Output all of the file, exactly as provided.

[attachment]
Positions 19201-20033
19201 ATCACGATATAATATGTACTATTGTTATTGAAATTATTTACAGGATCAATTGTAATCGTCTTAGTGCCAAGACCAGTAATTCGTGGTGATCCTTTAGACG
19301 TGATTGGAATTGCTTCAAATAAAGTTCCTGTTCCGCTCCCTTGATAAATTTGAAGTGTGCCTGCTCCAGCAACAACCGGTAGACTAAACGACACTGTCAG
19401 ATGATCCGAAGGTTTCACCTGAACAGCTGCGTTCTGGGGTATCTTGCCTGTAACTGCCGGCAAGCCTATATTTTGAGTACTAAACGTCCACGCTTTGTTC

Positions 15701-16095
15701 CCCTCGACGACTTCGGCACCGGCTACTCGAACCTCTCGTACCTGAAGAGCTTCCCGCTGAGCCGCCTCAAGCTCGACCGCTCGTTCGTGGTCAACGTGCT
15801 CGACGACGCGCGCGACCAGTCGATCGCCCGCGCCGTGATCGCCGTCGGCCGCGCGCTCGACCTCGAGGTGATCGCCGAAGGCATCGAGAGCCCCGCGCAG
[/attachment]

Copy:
Positions 19201-20033
19201 ATCACGATATAATATGTACTATTGTTATTGAAATTATTTACAGGATCAATTGTAATCGTCTTAGTGCCAAGACCAGTAATTCGTGGTGATCCTTTAGACG
19301 TGATTGGAATTGCTTCAAATAAAGTTCCTGTTCCGCTCCCTTGATAAATTTGAAGTGTGCCTGCTCCAGCAACAACCGGTAGACTAAACGACACTGTCAG
19401 ATGATCCGAAGGTTTCACCTGAACAGCTGCGTTCTGGGGTATCTTGCCTGTAACTGCCGGCAAGCCTATATTTTGAGTACTAAACGTCCACGCTTTGTTC

Positions 15701-16095
15701 CCCTCGACGACTTCGGCACCGGCTACTCGAACCTCTCGTACCTGAAGAGCTTCCCGCTGAGCCGCCTCAAGCTCGACCGCTCGTTCGTGGTCAACGTGCT
15801 CGACGACGCGCGCGACCAGTCGATCGCCCGCGCCGTGATCGCCGTCGGCCGCGCGCTCGACCTCGAGGTGATCGCCGAAGGCATCGAGAGCCCCGCGCAG